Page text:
Dr. Sam Najmabadi, the medical director of The Center for Reproductive Health & Gynecology, on family building options.
BY VICTOR MELAMED
With more and more gay couples (and single men) opting to build a family of their own with the combination of donor eggs, their own sperm and a surrogate – we asked Dr. Sam Najmabadi, the medical director of The Center for Reproductive Health & Gynecology, a few questions regarding a man’s health status when considering creating a family.
Dr. Sam Najmabadi, is it possible to preserve fertility in male cancer patients?
Men are able to produce sperm their entire life unless there is a family history of testicular cancer or other forms of cancer that can affect reproductive organs. We can preserve the sperm of patients diagnosed with any cancer prior to their chemotherapy or radiation.
Wouldn’t radiation or chemotherapy damage the sperm?
Yes. In many cases patients will no longer have viable sperm. rarely some patients retain a lower a sperm production.
What is the sperm freezing and storage process?
Sperm freezing is a process by which the semen specimen is placed in a small container and slowly lowered from vapor to liqiud nitrogen.
It is then stored in liquid nitrogen until the patient desires to use that specimen. There is a fee for freezing and an annual fee for storage of that specimen. All patients intending to freeze semen need to be tested for sexually transmitted diseases. These tests include HIV 1 & 2, Hepatitis B and C, Syphilis and HTLV 1 & 2.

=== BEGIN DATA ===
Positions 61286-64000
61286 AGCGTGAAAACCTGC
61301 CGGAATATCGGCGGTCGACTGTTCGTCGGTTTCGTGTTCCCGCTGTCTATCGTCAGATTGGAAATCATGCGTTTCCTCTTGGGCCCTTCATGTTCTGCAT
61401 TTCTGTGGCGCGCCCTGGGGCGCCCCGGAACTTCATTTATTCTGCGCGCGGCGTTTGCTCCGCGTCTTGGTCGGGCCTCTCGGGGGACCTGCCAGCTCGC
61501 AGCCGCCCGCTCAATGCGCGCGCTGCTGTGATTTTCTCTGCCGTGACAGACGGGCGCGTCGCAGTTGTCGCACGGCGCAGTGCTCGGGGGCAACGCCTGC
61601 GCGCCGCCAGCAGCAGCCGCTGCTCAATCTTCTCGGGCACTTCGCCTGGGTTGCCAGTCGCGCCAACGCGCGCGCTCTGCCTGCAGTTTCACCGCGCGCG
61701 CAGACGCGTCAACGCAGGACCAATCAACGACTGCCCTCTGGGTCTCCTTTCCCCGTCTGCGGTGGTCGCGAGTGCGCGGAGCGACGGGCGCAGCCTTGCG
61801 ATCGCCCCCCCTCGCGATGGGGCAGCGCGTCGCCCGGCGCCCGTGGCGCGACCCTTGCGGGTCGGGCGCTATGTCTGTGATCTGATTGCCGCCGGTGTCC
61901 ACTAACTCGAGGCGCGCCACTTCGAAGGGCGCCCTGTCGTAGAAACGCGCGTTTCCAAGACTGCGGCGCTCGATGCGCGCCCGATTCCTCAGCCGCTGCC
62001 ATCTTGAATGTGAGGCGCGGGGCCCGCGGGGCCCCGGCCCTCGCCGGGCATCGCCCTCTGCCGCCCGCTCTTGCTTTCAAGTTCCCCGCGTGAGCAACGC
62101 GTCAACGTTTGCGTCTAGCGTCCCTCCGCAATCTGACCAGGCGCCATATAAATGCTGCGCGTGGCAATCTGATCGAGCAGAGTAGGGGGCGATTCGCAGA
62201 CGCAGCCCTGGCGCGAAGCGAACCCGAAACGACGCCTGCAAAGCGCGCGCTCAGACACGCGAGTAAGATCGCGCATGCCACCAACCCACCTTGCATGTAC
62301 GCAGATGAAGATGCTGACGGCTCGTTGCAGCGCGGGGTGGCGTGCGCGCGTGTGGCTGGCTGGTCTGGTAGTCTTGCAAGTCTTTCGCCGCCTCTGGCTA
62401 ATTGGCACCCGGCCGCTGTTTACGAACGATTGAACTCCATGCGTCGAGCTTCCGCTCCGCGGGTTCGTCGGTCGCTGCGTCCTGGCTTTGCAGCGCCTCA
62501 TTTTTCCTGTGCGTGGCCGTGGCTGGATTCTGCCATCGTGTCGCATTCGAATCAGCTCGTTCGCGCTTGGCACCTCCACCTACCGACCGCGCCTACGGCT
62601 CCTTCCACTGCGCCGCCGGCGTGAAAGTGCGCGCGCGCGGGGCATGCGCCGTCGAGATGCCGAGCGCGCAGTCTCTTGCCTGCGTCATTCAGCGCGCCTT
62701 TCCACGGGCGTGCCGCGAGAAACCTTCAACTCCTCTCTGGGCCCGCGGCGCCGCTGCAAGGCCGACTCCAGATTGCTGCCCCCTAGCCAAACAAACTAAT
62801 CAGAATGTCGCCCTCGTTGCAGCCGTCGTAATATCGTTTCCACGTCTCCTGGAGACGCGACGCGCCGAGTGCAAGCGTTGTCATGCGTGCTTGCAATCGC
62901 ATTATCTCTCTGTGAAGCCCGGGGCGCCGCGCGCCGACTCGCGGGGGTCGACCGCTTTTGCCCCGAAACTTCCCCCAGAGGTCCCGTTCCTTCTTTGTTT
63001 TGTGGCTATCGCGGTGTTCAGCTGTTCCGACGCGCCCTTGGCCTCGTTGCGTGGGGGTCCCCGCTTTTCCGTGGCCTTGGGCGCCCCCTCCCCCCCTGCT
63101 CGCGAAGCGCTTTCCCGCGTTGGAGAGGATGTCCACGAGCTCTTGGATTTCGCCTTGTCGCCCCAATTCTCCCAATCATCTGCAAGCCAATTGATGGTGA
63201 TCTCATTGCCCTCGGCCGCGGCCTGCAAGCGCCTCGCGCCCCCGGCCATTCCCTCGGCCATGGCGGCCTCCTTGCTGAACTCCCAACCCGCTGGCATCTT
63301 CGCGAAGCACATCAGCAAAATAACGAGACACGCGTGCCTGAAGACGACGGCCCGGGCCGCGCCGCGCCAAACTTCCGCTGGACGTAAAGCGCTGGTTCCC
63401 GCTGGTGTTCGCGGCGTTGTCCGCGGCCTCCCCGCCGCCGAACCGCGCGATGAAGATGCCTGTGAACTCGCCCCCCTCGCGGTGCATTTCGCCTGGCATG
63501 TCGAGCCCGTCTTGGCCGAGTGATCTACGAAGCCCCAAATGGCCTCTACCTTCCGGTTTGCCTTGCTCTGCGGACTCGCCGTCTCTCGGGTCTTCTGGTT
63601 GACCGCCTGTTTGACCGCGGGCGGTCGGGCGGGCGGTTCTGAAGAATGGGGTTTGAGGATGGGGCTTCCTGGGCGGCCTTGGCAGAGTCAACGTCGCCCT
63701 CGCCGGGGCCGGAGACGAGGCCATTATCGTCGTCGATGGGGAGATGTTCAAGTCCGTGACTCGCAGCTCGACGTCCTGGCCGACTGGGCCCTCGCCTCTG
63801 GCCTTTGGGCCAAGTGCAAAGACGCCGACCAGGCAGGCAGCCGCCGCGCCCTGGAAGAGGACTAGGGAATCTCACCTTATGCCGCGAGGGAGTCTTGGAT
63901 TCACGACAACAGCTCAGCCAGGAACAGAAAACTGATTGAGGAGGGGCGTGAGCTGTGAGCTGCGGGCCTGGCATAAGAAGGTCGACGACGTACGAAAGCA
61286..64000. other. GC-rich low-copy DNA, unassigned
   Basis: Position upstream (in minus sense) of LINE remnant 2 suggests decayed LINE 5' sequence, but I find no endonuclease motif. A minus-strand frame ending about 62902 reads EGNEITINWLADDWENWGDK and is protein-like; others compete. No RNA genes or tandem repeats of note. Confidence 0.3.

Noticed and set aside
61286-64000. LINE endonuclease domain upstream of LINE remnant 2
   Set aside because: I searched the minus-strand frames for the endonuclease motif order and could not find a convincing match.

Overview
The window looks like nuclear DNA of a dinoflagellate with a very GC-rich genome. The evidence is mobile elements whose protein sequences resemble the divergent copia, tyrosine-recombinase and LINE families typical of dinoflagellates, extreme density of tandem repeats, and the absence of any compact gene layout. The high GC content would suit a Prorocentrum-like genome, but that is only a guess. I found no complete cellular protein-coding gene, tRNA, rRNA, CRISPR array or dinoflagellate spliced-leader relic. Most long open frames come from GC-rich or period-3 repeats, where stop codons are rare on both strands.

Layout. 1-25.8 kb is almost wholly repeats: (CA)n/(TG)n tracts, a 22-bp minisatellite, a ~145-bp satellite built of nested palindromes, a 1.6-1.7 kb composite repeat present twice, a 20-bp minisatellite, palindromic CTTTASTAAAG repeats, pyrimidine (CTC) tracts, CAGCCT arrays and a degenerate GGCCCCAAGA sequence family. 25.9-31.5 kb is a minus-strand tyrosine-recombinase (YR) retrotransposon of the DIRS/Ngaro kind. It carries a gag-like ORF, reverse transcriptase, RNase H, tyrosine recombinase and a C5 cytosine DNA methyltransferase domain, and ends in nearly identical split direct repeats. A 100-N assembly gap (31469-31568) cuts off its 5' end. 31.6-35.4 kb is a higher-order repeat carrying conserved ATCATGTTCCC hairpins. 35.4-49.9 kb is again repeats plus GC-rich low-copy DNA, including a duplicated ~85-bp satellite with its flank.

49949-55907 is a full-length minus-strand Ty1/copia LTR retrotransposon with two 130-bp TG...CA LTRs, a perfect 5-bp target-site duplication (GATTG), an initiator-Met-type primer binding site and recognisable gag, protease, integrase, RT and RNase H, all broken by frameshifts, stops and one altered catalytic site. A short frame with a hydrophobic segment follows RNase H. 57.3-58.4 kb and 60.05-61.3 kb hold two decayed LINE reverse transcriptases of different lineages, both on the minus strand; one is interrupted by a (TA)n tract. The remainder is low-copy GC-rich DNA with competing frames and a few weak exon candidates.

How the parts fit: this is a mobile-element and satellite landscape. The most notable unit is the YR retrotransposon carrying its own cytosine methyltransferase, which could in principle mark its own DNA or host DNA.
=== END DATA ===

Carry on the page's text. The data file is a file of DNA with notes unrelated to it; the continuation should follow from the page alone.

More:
How long must sperm be stored before it can be used in treatment?
If a semen specimen is being used in the reproductive process to impregnate a non-sexual partner, the rules and regulations imposed by the FDA will apply. We would need to quarantine sperm for six months and test the male producing the specimen for sexually transmitted diseases, then repeat the testing in six months before we can release the specimen for use. If the semen is being used in a directed donation i.e. the two parties know each other, then the specimen can be used as long as the FDA rules of STD testing within 7 days are followed.
Is the process the same for males with HIV?
Males with HIV who desire to have a baby would need to do in vitro fertilization (IVF) and intracytoplasmic sperm injection (ICSI) with a egg donor and a surrogate. In IVF the egg from a egg donor is retrieved.
Sperm is then washed and processed. The sperm is then injected individually into each egg (ICSI). There have been no reported cases of HIV being transmitted to the person carrying the baby or the child if this process is followed.
For more info on LGBT family building contact Sam Najmabadi M.D. at the Center for Reproductive Health & Gynecology in Beverly Hills, tel: (310) 360-7584—or visit: www.reproductive.org.